Older Veterans taking part in a VA study on mobile game apps for TBI are playing the games on an iPad for about 30 minutes a day, at least five days a week. (Photo for illustrative purposes only. ©iStock/shapecharge)

This article originally appeared in VA Research Currents.

These Veterans aren’t playing video games to shoot down asteroids, take part in World War II battles, or follow criminals and their efforts to commit heists.

They are, however, striving to improve their mental sharpness.

That’s what Dr. Allison Kaup, a neuropsychologist at the San Francisco VA Medical Center, has in mind. She’s leading a pilot study on whether two types of video-game-like apps—a multitasking game and a word-puzzle game—can help improve cognitive health in older Veterans with traumatic brain injury (TBI). The games are considered investigational therapeutic software.

The study is called the “Brain Aging in Veterans (BRAVE) Training” program. It involves Vets ages 60 to 85 who have a history of repetitive mild TBI, also known as a concussion, or at least one moderate TBI. The Veterans in the study have disclosed cognitive complaints, such as trouble concentrating, getting organized, and remembering things they need to do.

Evidence suggests that involvement in mentally stimulating activities like crossword puzzles and reading may help keep the brain healthy as people age. But whether computer games are the best way to accomplish this is unclear, Kaup says.

“Some studies of ‘brain games’ have shown promising effects, but others haven’t,” says Kaup, who is also an assistant professor at the University of California, San Francisco (UCSF). “A common finding in past studies that have tested such games is that people may get better at playing the game itself. But that may not necessarily translate into improvements in other cognitive skills or to meaningful benefits in everyday life. We need more research to understand this and to inform whether there may be a type of game that is most likely to help.”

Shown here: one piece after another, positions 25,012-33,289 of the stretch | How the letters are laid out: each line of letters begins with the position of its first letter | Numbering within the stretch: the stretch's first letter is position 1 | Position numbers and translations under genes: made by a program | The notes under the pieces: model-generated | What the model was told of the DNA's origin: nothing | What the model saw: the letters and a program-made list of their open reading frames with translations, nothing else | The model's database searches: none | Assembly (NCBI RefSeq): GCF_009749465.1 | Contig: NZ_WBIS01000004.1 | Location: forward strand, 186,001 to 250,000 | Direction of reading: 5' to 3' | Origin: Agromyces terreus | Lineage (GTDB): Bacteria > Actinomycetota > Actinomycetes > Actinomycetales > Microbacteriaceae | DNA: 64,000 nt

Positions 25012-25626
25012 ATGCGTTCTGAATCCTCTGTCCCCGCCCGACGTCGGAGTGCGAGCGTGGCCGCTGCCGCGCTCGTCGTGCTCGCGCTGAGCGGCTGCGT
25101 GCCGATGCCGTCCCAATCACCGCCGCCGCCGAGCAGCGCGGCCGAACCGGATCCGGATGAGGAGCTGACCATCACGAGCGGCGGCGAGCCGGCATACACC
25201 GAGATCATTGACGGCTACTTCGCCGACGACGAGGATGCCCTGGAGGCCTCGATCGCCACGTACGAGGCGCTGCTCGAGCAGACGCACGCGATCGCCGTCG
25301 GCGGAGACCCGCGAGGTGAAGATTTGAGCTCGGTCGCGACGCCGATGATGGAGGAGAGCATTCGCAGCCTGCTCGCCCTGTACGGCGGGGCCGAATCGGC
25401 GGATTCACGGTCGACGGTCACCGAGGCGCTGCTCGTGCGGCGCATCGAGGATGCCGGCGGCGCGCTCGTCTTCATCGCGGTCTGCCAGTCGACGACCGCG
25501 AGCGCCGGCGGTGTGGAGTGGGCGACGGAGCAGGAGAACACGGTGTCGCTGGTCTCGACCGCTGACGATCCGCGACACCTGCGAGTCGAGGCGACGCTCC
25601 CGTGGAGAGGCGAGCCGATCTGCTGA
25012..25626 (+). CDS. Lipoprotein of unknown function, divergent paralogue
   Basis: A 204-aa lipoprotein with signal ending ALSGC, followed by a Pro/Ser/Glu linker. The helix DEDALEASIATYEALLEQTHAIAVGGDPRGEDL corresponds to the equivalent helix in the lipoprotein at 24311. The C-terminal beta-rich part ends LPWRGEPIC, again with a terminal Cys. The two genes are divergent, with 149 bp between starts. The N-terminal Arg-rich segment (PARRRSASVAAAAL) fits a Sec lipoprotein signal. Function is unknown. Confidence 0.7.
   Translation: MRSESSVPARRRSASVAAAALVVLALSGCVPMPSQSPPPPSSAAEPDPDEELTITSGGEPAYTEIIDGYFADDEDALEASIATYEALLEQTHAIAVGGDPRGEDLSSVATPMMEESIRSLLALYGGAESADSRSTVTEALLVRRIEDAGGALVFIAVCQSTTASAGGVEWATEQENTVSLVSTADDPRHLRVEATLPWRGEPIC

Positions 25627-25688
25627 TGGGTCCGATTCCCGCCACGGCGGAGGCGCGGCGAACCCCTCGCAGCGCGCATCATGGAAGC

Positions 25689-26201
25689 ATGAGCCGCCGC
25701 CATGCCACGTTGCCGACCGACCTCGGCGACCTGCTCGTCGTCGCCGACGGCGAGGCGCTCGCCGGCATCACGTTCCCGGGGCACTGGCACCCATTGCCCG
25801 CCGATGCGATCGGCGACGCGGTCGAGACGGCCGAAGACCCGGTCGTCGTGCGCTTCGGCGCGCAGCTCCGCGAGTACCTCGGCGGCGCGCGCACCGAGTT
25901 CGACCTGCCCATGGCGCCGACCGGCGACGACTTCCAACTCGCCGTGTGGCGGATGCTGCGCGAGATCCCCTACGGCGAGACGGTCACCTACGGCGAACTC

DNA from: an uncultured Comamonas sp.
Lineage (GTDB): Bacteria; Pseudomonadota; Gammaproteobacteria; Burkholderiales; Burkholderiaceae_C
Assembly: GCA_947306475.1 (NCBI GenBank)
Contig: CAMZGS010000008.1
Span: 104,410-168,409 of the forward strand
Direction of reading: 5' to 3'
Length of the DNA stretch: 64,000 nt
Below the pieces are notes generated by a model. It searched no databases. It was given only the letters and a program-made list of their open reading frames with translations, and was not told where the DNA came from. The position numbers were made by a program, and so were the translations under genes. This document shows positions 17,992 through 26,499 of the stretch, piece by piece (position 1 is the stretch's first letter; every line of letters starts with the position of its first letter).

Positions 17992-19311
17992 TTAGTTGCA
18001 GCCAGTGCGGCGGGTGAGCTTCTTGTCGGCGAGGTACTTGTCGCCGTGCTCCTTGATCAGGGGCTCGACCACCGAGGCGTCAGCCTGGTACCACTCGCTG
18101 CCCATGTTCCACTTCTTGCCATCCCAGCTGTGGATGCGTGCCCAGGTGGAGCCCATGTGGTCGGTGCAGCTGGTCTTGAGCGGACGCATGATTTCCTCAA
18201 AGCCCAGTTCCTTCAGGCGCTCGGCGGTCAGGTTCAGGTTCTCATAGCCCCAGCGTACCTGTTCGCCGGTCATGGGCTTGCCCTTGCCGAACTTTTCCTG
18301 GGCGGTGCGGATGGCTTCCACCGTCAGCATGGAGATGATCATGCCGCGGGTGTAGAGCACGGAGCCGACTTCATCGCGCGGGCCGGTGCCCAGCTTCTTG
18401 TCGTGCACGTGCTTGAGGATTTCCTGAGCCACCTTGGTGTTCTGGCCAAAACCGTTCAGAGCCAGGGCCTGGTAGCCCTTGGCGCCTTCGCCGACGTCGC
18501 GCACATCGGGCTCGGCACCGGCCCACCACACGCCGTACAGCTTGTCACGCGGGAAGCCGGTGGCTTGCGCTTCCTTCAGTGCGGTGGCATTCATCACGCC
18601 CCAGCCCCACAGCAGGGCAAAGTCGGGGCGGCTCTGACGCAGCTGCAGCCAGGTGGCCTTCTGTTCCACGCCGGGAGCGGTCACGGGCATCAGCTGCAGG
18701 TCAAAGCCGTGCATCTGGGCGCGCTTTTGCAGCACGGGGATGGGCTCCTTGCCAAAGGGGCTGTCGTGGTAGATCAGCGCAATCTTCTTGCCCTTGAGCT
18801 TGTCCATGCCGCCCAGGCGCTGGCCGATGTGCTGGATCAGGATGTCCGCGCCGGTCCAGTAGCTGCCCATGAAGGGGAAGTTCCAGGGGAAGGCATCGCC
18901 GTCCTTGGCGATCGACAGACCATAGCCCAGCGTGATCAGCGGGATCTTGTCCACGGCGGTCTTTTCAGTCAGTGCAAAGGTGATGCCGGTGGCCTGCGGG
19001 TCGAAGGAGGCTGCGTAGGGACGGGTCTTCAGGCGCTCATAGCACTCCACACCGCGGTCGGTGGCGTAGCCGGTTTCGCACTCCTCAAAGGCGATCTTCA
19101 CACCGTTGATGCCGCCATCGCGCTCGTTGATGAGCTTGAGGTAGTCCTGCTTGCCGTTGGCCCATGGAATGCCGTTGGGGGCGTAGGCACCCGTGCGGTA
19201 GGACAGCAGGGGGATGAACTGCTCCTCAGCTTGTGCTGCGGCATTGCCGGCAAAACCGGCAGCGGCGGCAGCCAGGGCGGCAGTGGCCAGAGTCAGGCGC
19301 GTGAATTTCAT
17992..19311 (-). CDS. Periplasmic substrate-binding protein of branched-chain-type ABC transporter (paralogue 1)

To read the full article, click here to visit VA Research Currents.

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Published on Jul. 10, 2018

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  1. David crable July 14, 2018 at 11:15 pm

    Back in the 80’s, I had a apc driver hatch slam me in the crown of my head on a down slopped hillside in Germany. I was resting my chin on the hatch driver base I guess you’d call it…splitting my Chen all to hell blood every where. It also cracked my jaw on both sides. All they did is stich me up and sent me back out. Tried to article15 me. Carelessness they said. It messed my neck up a little. Being young I didn’t know the things I do now. Like the pain I have. Paperwork in hand I need help. Now and not month’s from now. Then months later still hearing nothing. Pain in neck headaches “dizziness-(meds? Not sure).. My eyes hurt. I have arthritic pain in chin area almost daily…the Va in Dayton Ohio and Toledo don’t really care. I feel like giving up on direct care about just these few mentioned issues here. I moved to another state. I hope and pray things are different here. Instead of being on a list to watch out for…put me on a list of hey this guy needs help…in more ways than mental….is it even worth sharing? Not sure.

  2. Amanda Chester July 13, 2018 at 1:32 pm

    It’s sad that doctors are realizing this now so late. But it can and is promising. Just a little more harder for older veterans but easier for younger veterans. Myself have TBI I am 36 now and the games help alot but the Va still isn’t onboard with adding additional help to my recovery. I seem great after play a few mind games puzzles. But if I stop for a few days I’m all off and always dizzy and lost and out of energy… Unable to remember what I was or wanted to do the best day. I have my moments but I really feel the games have help way more that just speach therapy. Which this is the only kind of care I have gotten for TBI. And I wasn’t able to get it longer only for a few months 3-6. Which to me isn’t long enough.

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